If he ever had it in the first place, Speaker Kevin McCarthy has lost control of the House of Representatives. For weeks, he has been unable to pass procedural legislation designed to keep the government open, much less move our annual bipartisan spending bills. This impasse has created the serious prospect of the first government shutdown since 2019. Despite the shockingly reckless conduct of the empowered MAGA faction, we are not surprised at McCarthy’s chronic inability to govern, after he embarrassingly failed not once but 14 times to win the speaker’s gavel at the beginning of this Congress.
McCarthy’s electoral humiliation in January unfolded when a group of extremist pro-Trump Republicans refused to vote for him. Working with a thin four-vote majority after House Republicans underperformed in the 2022 midterms, McCarthy paid the political ransom demanded by these "rule-or-ruin" holdouts in the GOP Conference to win a majority of the vote. This tiny sect of Trump loyalists has used its stranglehold over the speaker to extort the country through an unnecessary debt ceiling fight in the spring and launch a ludicrous impeachment inquiry into President Joe Biden.
There is a far better way to choose the speaker (and other key House leaders).
There is a far better way to choose the speaker (and other key House leaders) than a series of simple majority ballots that can easily lead to capitulation to extremists. The alternative is ranked-choice voting, which enables an instant runoff and certifies the winner who has the widest and deepest support.
In a ranked-choice election, voters are able to rank the entire field of candidates in order of preference, from first to last. If a candidate wins 50% of the first-choice vote, the person wins, just like in any election. But if no one earns a majority, the last-place candidate is eliminated and the ballots of voters who ranked that candidate first are tallied again based on those voters’ second choices. That process continues until there is a winner.
Let’s say every member had to name a second choice in the speaker’s race. McCarthy’s GOP opponents could have protested against him by choosing another candidate as their first choice. But the hard-liners would have been highly incentivized to put McCarthy as their second choice, forfeiting their leverage, in order to prevent a Democrat or a more moderate Republican from winning with second-choice votes.
Ranked-choice voting incentivizes leaders to govern responsibly and makes our elections more democratic. It would help ensure that future speakers — regardless of party — are structurally accountable to the mainstream majority, instead of the extortionist few.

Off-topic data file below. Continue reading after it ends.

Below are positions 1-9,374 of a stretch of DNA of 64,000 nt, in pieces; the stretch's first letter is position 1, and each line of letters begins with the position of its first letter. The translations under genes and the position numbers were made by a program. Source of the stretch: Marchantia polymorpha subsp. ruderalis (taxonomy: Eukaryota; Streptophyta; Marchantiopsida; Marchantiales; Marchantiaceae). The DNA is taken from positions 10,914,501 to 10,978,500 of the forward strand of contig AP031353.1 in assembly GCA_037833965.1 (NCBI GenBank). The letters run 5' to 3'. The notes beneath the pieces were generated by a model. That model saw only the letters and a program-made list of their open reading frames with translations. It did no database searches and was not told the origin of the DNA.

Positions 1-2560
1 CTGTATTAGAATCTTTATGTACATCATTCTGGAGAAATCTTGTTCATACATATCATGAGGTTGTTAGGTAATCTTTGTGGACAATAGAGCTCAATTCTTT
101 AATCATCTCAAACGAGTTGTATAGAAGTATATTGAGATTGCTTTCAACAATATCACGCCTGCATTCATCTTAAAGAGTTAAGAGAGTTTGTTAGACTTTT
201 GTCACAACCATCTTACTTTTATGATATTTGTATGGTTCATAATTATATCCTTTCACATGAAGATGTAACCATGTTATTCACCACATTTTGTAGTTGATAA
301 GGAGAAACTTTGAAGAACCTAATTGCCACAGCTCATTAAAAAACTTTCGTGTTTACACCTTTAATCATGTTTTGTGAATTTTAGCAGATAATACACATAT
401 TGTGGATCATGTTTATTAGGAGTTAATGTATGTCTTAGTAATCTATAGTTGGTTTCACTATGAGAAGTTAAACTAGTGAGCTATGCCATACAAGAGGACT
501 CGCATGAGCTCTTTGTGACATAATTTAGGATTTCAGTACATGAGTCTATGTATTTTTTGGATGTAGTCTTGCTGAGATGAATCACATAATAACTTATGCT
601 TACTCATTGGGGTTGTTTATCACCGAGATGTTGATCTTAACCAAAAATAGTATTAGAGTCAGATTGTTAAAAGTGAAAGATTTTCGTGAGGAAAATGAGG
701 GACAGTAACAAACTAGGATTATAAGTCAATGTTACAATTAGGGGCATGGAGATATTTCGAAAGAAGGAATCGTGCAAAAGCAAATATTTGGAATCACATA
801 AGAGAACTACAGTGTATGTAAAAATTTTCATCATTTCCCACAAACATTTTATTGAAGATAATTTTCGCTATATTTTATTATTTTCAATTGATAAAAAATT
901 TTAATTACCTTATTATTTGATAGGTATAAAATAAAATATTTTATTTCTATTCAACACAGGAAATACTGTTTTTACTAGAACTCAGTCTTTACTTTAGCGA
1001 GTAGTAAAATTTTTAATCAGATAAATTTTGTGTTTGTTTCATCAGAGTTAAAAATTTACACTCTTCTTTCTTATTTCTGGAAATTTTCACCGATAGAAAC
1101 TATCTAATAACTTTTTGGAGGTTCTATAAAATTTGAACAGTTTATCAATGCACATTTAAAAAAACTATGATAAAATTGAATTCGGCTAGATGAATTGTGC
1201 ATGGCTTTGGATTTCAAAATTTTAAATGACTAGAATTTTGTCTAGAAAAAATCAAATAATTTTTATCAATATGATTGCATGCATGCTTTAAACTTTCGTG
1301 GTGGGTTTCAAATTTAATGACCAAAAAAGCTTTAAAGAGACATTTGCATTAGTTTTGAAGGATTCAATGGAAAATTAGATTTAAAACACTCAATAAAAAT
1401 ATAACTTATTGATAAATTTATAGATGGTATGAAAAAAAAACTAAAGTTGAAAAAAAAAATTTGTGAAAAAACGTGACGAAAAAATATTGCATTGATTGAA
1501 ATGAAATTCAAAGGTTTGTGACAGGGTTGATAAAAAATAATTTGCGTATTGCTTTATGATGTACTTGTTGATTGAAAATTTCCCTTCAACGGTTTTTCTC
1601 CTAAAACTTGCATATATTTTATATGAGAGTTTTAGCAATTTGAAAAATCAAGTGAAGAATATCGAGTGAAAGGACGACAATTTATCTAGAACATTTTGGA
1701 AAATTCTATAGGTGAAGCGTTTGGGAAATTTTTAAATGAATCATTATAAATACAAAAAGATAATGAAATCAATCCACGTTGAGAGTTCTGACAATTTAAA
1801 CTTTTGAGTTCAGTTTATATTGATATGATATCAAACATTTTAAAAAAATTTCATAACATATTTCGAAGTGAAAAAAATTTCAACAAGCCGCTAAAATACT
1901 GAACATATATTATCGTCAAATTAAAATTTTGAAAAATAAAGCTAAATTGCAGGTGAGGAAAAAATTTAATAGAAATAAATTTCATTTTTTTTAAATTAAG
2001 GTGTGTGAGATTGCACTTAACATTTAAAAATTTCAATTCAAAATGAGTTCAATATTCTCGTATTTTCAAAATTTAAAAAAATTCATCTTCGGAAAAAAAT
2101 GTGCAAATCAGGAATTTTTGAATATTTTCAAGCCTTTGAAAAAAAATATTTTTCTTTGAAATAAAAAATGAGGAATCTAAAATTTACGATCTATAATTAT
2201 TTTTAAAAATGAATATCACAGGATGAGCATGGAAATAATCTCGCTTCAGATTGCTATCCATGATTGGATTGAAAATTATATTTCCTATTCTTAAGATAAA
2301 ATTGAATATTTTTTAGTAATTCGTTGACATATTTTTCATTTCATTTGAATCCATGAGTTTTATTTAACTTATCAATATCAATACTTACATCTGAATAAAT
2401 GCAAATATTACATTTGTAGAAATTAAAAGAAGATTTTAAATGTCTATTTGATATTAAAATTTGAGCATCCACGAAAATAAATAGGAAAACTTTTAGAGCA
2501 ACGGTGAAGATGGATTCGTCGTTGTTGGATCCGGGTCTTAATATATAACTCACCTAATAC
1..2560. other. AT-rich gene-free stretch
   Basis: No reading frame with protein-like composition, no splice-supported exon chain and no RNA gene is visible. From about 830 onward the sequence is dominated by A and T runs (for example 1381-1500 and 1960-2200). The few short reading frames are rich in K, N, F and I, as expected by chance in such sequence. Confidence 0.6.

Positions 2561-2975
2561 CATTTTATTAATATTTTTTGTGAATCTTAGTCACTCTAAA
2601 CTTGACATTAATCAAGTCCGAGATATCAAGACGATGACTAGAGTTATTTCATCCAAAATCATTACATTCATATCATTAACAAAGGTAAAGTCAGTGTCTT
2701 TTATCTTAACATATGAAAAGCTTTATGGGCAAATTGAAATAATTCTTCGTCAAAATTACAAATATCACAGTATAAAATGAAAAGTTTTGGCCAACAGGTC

Ranked-choice voting is already in use in many states and localities, and more states are considering adopting it. Indeed, all our elections would benefit from ranked-choice voting, not just the speaker’s race. Thanks to gerrymandering, the vast majority of House districts are safely red or blue — 364 of 435 districts were won by a double-digit landslide in 2022 — so most of the real competition for congressional seats actually happens in primaries with low voter turnout and a wide field of candidates. Those fields are often so fractured that the winner might have collected as little as 20% of the vote. Ranked-choice voting would restore the will of the majority in crowded primaries and infuse competition back into gerrymandered districts, ensuring that candidates must reach beyond their base in case no candidate reaches more than 50% of the first-choice vote.
Most of the 20 members who shook down McCarthy and caused the chaos in January represent some of the most skewed and lopsided districts in the nation.
Consider the district held by Rep. Byron Donalds, the MAGA insurgent put forth in opposition to McCarthy on multiple ballots in January. Donalds won his GOP primary in 2020 with just 22.6% of the vote, or a total of 23,492 votes, then cruised to victory in the gerrymandered general election. In a district of 834,988 people, a remarkable 2.8% of all residents effectively selected the winner.
Most of the 20 members who shook down McCarthy and caused the chaos in January represent some of the most skewed and lopsided districts in the nation. Almost all of them owe their seats to some combination of partisan redistricting and low-turnout primary elections that place extreme fringe candidates in uncompetitive general elections they can’t lose. This undemocratic process creates the gridlock that is keeping us from funding our government and is threatening public services and the livelihood of our federal employees. Ranked-choice voting would go a long way toward fixing the problem.
As McCarthy and the MAGA Republicans continue to march us toward an absurd Republican shutdown that even Senate Republicans want to avoid, it is time to recognize the price we all pay for structurally empowered political extremism. Fortunately, this dangerous scenario has an excellent, practical solution with ranked-choice voting.